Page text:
You could call it shopping the closet. We bought much of the furniture along with the apartments we renovated in Carcassonne. And in closets and cupboards there have been lovely finds.
The embroidered screen now stands in front of a fireplace. It’s really exquisite. I suppose it was handmade–everything was, even just a couple of generations ago.
The wooden bowl, below, is big and heavy and certainly hand-carved. So much of the furniture has a grape motif. Appropriate for the region!
And this funny dish, shaped like a shell, very light, and painted by hand. What would such a dish have been used for? There’s a souffler for a fireplace.
And this delicate lamp.
We also found lots of books, mostly old school books of several generations. School back in the day must have been awfully rigorous. The pages of the history book below are half-consumed by footnotes. Enough to make the biggest history buff’s eyes glaze over.
Which is probably what led to notes like the ones below.
There were books for all ages. How about this one:
The title translates as “While Laughing: Reading Without Tears.” One would hope so! It’s from 1930 and does away with the “old analytical method” in favor of the new “global method.” As illustrated below:
I’m not sure it accomplished its goals. It’s not exactly a laugh a minute. And how confusing to have to learn letters as printed and in cursive at the same time as trying to figure out the code of what they say.
Another book has vocabulary for items I don’t even recognize. What ARE those clippers?
However, it gives some great pronunciation points. Here, you have a list showing which “o” sounds are alike. It’s similar to a book I had in a French class back in the day, “Exercises in French Phonics,” by Francis W. Nachtmann. Excellent book, although pronunciation can’t be learned by books alone. It helps to also have a native speaker around to say the words correctly and then to point out how one has failed miserably to repeat them.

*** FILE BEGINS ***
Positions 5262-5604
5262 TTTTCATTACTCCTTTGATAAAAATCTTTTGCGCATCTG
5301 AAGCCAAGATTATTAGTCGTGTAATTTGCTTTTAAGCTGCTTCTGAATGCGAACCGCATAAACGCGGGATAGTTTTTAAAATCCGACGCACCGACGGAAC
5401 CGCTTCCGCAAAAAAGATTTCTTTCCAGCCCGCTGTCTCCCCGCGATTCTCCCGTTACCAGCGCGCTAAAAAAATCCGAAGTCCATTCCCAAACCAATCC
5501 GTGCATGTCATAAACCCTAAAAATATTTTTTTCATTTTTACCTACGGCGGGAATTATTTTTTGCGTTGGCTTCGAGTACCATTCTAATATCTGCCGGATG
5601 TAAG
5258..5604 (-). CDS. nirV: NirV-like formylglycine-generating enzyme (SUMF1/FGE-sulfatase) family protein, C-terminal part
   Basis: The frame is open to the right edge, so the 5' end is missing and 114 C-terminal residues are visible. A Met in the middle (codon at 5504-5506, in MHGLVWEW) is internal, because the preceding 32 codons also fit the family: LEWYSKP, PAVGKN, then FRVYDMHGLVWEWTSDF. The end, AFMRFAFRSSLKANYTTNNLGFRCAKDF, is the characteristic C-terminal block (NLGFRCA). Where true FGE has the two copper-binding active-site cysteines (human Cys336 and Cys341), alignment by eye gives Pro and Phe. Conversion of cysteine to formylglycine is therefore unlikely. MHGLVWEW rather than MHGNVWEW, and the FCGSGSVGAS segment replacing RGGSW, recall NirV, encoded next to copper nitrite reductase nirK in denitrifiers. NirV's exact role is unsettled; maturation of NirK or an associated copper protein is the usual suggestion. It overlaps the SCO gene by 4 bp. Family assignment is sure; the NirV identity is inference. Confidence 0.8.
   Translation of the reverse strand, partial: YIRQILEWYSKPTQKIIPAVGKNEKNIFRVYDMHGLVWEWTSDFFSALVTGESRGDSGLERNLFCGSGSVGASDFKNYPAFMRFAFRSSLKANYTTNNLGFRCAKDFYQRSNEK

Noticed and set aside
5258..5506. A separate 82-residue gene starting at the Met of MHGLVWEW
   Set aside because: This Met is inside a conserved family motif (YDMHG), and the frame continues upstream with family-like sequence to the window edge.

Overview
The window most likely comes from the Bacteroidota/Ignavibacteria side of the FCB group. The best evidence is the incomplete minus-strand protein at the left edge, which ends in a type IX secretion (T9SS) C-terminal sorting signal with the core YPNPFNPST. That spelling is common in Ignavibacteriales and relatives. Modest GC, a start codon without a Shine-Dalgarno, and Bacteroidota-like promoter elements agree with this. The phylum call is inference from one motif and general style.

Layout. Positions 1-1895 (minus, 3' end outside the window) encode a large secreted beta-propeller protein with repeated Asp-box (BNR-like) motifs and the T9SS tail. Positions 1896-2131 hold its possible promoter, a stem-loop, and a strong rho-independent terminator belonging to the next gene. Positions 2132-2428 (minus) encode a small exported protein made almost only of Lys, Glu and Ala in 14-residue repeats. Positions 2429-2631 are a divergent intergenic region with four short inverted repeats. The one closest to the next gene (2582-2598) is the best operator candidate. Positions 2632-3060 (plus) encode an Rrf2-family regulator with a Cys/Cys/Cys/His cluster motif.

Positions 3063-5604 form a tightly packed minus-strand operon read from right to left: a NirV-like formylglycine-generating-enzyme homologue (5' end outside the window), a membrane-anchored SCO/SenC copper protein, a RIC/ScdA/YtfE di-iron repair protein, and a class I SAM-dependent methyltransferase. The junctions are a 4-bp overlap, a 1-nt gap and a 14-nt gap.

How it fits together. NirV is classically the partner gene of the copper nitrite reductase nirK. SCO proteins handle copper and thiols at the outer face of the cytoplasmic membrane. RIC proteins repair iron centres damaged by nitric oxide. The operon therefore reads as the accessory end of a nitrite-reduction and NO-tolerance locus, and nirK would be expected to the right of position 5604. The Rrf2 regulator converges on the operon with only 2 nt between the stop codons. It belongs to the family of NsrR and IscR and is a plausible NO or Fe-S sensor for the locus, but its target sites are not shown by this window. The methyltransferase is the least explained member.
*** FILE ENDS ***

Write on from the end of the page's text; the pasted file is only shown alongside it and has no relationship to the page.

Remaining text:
We also found another trove of old newspapers. It seems madame (or monsieur? their kids would have been pretty young) was thrilled by the Apollo 11’s moon landing on July 24, 1969. The papers show the extent to which it was big news, even in France profonde.
Ted Kennedy’s woes also warranted saving for posterity.
I was intrigued by a note about the weather. Perpignan had a record high of 36.9 Celsius, which comes to 98.4 Fahrenheit, while Carcassonne was at 33.2 Celsius, or 91.8 Fahrenheit. The all-time record for Carcassonne was during the 2003 heat wave, with 41.9 Celsius, or 107.42. That is definitely hot, and shows that the records are getting higher. Usually the average high temperature in summer is 28.6 Celsius, or 83.5 Fahrenheit–very pleasant.The finds reminded me of the book “A Paris Apartment” by Michelle Gable“A Paris Apartment” by Michelle Gable, which was based on the real story of a Parisian apartment that was left untouched for 70 years. Another book, in French, titled “Madeleine Project,” by Clara Beaudoux, is the true story of the author trying to figure out the life of the previous owner of the Parisian apartment she has bought–full of stuff.
We have found many small traces of the previous residents, some too personal too show. A torn bit of a photo. An electricity bill from 30 years ago. A Mary medal pinned to a mattress. I know the family endured tragedies, but I don’t know the details. In cleaning out a storage room, amid all manner of sports equipment, we found a wrapped present, itself wrapped up in sheets and stuffed into a box of clothes. I think it was too painful for them to go deal with, and too hard to let go. Even I was overwhelmed by emotion, their grief was so evident, despite decades of being shut away.
But I hope their trip to Nice was a happy one.